Monday, March 10, 2014

When men become gods, and God becomes man

I recently saw this article that a facebook friend posted. I was reading it, and I realized that this talk represents the pinnacle of why I will probably never believe in the LDS religion again. I realize that so many people can brush this off as just being “the words of a man” but that is exactly why I cannot follow such a religion. Elder Oaks in this article says: “We must stress the fundamental truths on which our beliefs are based. Ultimately, these include the existence of God and the eternal reality of the truths and the right and wrong defined by His teachings and His commandments.” The question here is what is the “right and wrong” defined by “[God’s] teaching and His commandments”?

                After talking about Korihor (an anti-Christ figure in the Book of Mormon), Elder Oak’s goes on to explain that the idea of moral relativism and secular humanism is most influential in the world of higher education. I would definitely agree with this, because the more you study about things like physical science, psychology, sociology, and similar subjects the more you begin to understand that the way we as humans reason is through our experience. We look at situations and events and analyze how they reciprocate themselves over time. The biggest problem with religion is that it is a SUBJECTIVE topic which no academia can model. Each person will have his or her own experience with a God or gods or other beings. There is no consistent way of replicating one’s personal religious experience, so those in the higher education setting who are used to this methodology have a hard time accepting a belief in something that is not objectively proven.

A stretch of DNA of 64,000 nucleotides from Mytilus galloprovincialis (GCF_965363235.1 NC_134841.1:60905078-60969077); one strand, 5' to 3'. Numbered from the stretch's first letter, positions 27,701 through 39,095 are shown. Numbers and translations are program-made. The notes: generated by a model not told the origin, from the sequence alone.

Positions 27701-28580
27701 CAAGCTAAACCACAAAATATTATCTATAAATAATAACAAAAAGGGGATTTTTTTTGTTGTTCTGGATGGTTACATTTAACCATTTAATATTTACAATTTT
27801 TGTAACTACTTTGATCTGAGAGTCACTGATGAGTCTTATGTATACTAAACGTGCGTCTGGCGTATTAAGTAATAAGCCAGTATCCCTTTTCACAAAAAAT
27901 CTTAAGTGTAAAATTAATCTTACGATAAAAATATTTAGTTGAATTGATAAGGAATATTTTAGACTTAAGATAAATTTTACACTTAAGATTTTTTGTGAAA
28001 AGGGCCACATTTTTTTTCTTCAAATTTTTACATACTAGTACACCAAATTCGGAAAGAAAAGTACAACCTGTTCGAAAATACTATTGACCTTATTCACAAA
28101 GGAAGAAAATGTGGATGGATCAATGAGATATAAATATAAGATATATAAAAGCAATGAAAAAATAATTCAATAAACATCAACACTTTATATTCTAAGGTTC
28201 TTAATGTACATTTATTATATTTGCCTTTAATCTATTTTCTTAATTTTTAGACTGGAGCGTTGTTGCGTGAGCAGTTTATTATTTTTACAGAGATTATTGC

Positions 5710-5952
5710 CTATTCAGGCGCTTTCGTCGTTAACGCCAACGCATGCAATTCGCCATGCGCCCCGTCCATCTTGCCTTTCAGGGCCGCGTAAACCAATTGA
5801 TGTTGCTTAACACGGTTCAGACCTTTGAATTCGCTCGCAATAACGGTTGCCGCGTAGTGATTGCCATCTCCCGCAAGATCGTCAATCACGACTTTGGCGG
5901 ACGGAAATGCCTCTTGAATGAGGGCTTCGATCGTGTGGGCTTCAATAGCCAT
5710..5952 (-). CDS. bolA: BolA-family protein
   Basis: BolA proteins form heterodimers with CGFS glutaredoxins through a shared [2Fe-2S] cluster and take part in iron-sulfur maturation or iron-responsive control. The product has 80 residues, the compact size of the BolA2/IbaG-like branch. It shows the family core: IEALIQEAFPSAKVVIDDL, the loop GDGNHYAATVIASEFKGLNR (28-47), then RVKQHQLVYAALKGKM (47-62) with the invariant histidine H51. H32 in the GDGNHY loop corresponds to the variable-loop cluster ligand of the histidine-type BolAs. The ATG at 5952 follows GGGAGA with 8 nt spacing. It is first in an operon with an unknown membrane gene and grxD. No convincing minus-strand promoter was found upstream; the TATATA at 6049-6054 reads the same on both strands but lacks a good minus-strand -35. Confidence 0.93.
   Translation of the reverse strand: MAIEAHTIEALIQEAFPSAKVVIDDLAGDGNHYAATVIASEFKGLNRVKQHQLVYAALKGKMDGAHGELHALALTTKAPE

Elder Oaks then goes on to give this statement: “This is the belief applied by many in the popular media and in current peer pressure. ‘Break free of the old rules. Do what feels good to you. There is no accountability beyond what man’s laws or public disapproval impose on those who are caught.’ Behind such ideas is the assumption that there is no God or, if there is, He has given no commandments that apply to us today.” I completely disagree with the statement that doing what feels good to you is assuming that there is no God, or that he has not given any commandments. Moral relativism is just stating that there is no objective way of finding any all-encompassing moral code. For example in Islam there are many commandments which Christians break every day. This does not mean that Christians do not believe in God, but merely that their interpretation of God and his commandments is different. So how can one truly know what God’s commandments are except for doing what one FEELS good doing. Isn’t this in fact one of the ways that we are taught in Mormonism the spirit works with us. So what happens if I don’t feel right at church, does that mean that the spirit is telling me I shouldn’t be there? No matter how you look at it there’s no way of knowing if there is or isn’t a God, and what his commandments might be objectively. The only way we can find out is by our SUBJECTIVE experience with religion. Deciding which religion is the true religion is very subjective, everyone has different experiences and will interpret those experiences for themselves. That will lead them to conform to the commandments that a particular religion claims are his commandments, or maybe even they will adapt those religious standards to their own subjective understanding.